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  •  
    Handling Inappropriate Interview Questions

    Handling Inappropriate Interview Questions

    An Article by Sharon Graham, CPRW

    Graham Management Group

     

    The interview is going along smoothly and you are feeling confident. Suddenly, you are caught off guard by a blatantly offensive, discriminatory or illegal question. You are being asked to disclose information that has no relevance whatsoever to the position for which you are applying. Somehow, you must display your professionalism in dealing with this “inappropriate question” in the best manner possible.

     

    Many job applicants have learnt that in an interview scenario, the key to success is to address every interview question with a full response that accurately addresses the interviewer’s needs. Consequently, dealing with an inappropriate question becomes a sticky issue. Still, these types of questions seem to come up on a regular basis. Sooner or later, you will be asked such a question. You will have to be prepared to respond one way or another.

     

    It is first of all, important to understand that most inappropriate questions are truly asked in ignorance. Unfortunately, many employers do not perform interviews on a regular basis. Your interviewer may in fact be ignorant of the law or unaware that their question is inappropriate. Many untrained interviewers are genuinely trying to be friendly. The focus of an interview is to determine if you are the right candidate for the job, therefore it is unlikely that the interviewer is intending malice.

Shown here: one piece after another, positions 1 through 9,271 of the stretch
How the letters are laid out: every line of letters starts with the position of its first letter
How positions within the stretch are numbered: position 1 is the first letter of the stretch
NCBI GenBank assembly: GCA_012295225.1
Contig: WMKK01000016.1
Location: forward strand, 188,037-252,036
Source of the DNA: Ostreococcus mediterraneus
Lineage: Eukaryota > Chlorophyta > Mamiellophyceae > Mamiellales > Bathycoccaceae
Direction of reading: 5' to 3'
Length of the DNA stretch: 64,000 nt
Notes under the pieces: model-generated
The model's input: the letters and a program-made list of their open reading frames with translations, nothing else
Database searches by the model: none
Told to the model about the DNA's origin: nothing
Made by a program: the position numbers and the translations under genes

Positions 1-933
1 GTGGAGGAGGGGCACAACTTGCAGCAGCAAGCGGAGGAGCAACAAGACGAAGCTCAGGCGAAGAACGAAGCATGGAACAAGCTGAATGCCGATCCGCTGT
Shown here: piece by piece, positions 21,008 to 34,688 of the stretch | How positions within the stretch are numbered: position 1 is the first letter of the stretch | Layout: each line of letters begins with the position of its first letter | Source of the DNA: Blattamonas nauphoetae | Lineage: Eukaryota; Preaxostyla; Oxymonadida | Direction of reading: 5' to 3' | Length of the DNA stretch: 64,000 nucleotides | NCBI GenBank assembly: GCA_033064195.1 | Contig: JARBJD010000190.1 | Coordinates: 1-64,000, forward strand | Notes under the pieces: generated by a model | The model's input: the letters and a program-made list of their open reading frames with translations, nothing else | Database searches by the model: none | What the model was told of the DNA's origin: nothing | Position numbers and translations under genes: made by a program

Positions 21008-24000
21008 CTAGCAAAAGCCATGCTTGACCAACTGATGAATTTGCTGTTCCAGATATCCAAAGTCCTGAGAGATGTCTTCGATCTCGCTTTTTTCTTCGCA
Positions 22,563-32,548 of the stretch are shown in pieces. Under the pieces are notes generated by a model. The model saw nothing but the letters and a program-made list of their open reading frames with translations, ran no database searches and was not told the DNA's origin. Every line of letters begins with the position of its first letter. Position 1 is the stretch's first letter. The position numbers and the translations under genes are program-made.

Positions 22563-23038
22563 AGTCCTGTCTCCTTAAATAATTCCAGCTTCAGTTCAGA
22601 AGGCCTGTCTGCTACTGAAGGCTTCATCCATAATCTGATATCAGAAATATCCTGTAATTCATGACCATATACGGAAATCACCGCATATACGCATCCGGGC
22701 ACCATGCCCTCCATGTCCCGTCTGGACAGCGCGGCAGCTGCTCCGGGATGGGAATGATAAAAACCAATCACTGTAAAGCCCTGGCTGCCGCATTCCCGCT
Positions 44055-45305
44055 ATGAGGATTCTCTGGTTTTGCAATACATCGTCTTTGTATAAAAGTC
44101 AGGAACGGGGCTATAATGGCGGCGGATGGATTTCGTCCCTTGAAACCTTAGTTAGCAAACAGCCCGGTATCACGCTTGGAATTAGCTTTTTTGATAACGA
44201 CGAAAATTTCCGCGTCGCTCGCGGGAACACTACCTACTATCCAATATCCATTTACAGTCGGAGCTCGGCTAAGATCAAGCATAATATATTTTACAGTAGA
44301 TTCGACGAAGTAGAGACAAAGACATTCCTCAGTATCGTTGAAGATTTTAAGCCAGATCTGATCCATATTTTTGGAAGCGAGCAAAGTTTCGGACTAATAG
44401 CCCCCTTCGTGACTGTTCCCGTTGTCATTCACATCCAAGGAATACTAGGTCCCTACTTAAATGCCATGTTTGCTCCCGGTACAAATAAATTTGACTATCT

Sometimes questions that may seem to discriminate are legitimate and can be legally asked. For example, “Can you speak French fluently?” or “Are you able to lift a 50kg weight?” may well be appropriate in specific situations.

     

    Before making a rash decision on how you want to handle the situation, step back and take a good look at your options. It is important to not only know your rights, but to be able to respond to the question with dignity. You, as the interviewee, can respond in one of the following ways:

    1.        You can answer the question. Before you answer, examine the question for its intent and respond with a brief answer as it might apply to the job and move on to a new topic. If you cannot see the intent behind the question, then ask how the question relates to your ability to fill the position. If you choose to answer an inappropriate question, remember that you may be giving information that isn't related to the job and you may even give the “wrong” answer, which could harm your chances of getting the job.

    2.        You can refuse to answer the question. Make sure to explain why you won't answer the question. Unfortunately, depending on how you word your refusal, you may come across as a difficult or challenging employee.

    3.        You can ignore the question altogether. Make sure to redirect the discussion toward a new topic. The interviewer may even recognize their blunder and appreciate your willingness to put it aside and go on.

    4.        You can terminate the interview and walk out. If the question is blatant discrimination and truly offensive to you, your best option is to end the interview and move on to an employer that will be more respectful of their potential employees.